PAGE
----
Literary recovery is an effort that, among many things, seeks to fill the historical gaps in perspective left by previous generations. Lost literary works sit obscurely in church basements or institutional archives; they are tucked, forgotten or undiscovered in attics and personal collections. Faint voices patiently waiting to be heard, they are the arguments, views, and offerings of marginalized members of our society whose insight may be instrumental not only to the modern literary canon, but to our American identity overall.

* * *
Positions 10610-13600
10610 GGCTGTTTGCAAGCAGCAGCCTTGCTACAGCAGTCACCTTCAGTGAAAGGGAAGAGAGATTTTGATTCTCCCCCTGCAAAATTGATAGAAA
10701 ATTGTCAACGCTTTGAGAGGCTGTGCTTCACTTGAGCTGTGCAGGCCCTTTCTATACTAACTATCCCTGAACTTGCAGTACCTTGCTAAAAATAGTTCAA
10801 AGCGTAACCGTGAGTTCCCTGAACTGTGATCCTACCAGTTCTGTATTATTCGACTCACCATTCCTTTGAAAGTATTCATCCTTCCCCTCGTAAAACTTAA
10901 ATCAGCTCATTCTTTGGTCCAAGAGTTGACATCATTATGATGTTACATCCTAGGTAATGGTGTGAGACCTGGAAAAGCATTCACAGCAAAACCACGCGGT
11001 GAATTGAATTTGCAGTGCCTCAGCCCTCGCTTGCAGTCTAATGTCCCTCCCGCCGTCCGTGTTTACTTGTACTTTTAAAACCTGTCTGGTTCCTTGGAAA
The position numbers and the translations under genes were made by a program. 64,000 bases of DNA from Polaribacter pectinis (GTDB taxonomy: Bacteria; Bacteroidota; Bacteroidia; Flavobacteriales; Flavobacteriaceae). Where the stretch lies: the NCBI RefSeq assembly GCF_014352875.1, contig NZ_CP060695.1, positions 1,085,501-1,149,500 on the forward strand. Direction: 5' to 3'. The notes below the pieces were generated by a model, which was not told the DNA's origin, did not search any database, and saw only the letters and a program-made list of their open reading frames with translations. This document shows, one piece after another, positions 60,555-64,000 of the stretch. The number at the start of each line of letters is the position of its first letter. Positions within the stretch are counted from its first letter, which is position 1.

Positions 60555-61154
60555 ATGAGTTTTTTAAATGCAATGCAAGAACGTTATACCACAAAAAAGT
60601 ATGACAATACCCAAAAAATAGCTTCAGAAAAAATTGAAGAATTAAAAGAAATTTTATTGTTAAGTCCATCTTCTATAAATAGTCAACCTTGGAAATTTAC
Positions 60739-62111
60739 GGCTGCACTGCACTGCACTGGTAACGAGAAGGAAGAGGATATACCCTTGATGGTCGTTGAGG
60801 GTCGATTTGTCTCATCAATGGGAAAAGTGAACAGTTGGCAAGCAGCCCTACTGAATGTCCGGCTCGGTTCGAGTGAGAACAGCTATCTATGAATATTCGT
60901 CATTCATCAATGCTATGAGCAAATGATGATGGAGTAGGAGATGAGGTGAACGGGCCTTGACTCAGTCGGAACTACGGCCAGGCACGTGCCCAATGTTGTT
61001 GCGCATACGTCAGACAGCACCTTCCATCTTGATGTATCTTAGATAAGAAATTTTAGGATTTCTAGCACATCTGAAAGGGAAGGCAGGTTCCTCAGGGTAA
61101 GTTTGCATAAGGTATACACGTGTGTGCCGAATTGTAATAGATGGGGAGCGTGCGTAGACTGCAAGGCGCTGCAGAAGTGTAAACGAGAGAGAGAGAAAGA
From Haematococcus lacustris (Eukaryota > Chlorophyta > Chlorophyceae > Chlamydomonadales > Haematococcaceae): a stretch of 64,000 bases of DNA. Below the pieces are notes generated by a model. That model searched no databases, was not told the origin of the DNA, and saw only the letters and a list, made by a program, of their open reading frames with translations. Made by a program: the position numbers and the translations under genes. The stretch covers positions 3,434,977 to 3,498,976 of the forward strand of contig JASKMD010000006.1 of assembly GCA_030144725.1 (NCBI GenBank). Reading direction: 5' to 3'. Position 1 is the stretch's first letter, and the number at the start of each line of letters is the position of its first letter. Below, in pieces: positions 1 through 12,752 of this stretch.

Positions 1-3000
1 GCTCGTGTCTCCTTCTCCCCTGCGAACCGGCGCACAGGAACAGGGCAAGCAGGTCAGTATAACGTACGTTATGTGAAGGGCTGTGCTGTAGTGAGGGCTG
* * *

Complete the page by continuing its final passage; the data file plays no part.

In the search for literary works by American women writers of the 19th century, we have been exploring the process of recovery. As newcomers to this endeavor, some of us have come across literary pieces that are yet undiscovered, while others have taken interest in work that is newly uncovered and for which there is a national or international conversation already taking form. In either case, we have each focused our efforts on beginning or contributing to a dialogue concerning our selected works. The process promised no sure results: what was to be found could be a masterpiece of literary art or a less than exceptional expression of thought. However, what we certainly found from these few months of research and what we present in this exhibit are intriguing, thought-provoking pieces, each representing a view that was never granted the gift of posterity. We have been afforded this opportunity to bring forth voices that may have and may yet deserve recognition beyond the confines of basements, attics, and lost archives.